July 22, 2019
Last week brought more ominous news for the European Auto industry, with ACEA figures revealing that new car sales had slipped by a substantial 7.8% in June.
The data comes at a time when car manufacturers are already grappling with a host of challenges such as heavier regulation, the demonization of diesel, Brexit, the trade war, changing consumer attitudes towards car ownership and the shift towards electric vehicles (meaning a lot of cash needs to be siphoned into R&D). The share prices of major auto makers slipped on the news, with the market value of certain high profile names already dented from profit warnings issued earlier in the year.
Sales year-to-date are down 3.1%, and the ACEA predicts that for 2019 in its entirety, sales will come down 1%: with total EU car sales projected to be just above 15 million units at the end of the year. Previously it had predicted a 1% rise.
What is important to remember is the fact that the roll-out of emissions standards in September 2018 skews the data as is visible in the below chart. In August 2018, car registrations in Europe were given an artificial boost ahead of the new WLTP emissions test that was applicable on all new car registrations from 1st September 2018. This led most manufacturers to slash prices in order to offload pre-WLTP vehicles – it will be after September when a base-effect in the data stops having such a strong influence on this year’s figures.
But calendar reasons aside, the automotive industry is in crisis mode, with margins being squeezed from all angles. On one hand, there is the possibility that the car market has hit its peak. Millennial generations do not have the same ‘emotional connection’ to cars and see them rather as a means of getting from A to B. They are consequently more drawn to alternative solutions such as short-term rental (Uber model), peer-to-peer sharing (Blablacar or SnappCar), the on-demand model (Flexdrive) to Airbnb-style models (Turo). Sales in China, which was the new hot market for autos, are also on the decline. 2018 will be marked as the first year in almost three decades that negative growth has been recorded in China’s auto industry. 2019 continues on the same path with onslaught of new CO2 regulations and with consumers postponing purchases because of trade war uncertainty and in anticipation of government incentives which analysts say could potentially materialize in 2020 (they ascribe a 20% probability to this).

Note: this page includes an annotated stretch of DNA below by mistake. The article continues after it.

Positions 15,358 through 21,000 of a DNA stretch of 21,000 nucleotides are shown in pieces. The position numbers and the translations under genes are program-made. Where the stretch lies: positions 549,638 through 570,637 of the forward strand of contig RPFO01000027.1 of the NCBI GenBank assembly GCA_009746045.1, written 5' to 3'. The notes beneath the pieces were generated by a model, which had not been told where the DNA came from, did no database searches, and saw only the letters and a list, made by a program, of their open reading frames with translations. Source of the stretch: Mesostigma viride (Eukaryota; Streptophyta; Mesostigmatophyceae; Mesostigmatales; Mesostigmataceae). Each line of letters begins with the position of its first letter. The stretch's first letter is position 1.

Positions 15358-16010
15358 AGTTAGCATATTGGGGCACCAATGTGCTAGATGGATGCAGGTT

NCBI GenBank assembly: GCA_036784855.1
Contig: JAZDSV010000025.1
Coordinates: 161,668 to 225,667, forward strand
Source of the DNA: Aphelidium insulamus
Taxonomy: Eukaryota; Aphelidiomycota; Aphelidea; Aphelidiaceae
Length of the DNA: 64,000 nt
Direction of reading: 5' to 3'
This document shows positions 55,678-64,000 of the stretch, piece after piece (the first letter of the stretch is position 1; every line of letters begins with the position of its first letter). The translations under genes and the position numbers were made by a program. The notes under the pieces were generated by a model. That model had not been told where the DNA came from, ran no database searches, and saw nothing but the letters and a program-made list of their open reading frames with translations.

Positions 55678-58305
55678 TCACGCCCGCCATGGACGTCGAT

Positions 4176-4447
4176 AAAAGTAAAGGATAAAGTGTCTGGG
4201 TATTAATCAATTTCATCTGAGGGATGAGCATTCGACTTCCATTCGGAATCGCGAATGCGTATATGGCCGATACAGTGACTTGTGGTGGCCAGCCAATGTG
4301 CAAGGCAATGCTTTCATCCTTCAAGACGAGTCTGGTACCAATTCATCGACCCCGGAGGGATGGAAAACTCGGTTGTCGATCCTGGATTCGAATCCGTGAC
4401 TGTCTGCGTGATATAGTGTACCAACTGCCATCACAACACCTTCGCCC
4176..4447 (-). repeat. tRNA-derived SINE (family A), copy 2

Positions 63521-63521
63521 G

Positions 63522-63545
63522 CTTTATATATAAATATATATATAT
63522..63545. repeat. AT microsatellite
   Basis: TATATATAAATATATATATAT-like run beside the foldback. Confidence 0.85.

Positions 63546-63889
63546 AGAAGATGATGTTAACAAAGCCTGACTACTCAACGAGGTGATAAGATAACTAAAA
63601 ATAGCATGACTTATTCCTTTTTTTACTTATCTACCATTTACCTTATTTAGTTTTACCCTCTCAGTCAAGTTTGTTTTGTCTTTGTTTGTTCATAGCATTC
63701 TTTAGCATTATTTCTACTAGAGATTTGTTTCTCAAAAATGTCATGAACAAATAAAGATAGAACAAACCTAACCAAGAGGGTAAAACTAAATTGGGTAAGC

Simultaneously, whilst sales are falling, costs for car manufacturers are rising. The unprecedented shift to electric and autonomous vehicles is capital intensive, as is the investment needed to remain compliant with new ‘green’ regulations. Yet in order for new ideas about electro mobility to have a chance, they must be affordable to customers. Today they are more expensive than traditional vehicles and it is going to be difficult for automakers to strike a balance between affordability and a level whereby they can cover their costs.
Such margin compression explains why car manufactures are trading at a 15 year low (in terms of valuations) against the wider market. And this is just the tip of the iceberg. There is also the risk of a no-deal Brexit, or Donald Trump’s threat of tariffs on auto imports into the US which floats on the horizon – that could really be the straw that breaks the camel’s back for industry which plays a crucial role in Europe’s economic fabric.
 European Automobile Manufacturers’ Association
Author: Group Investment Office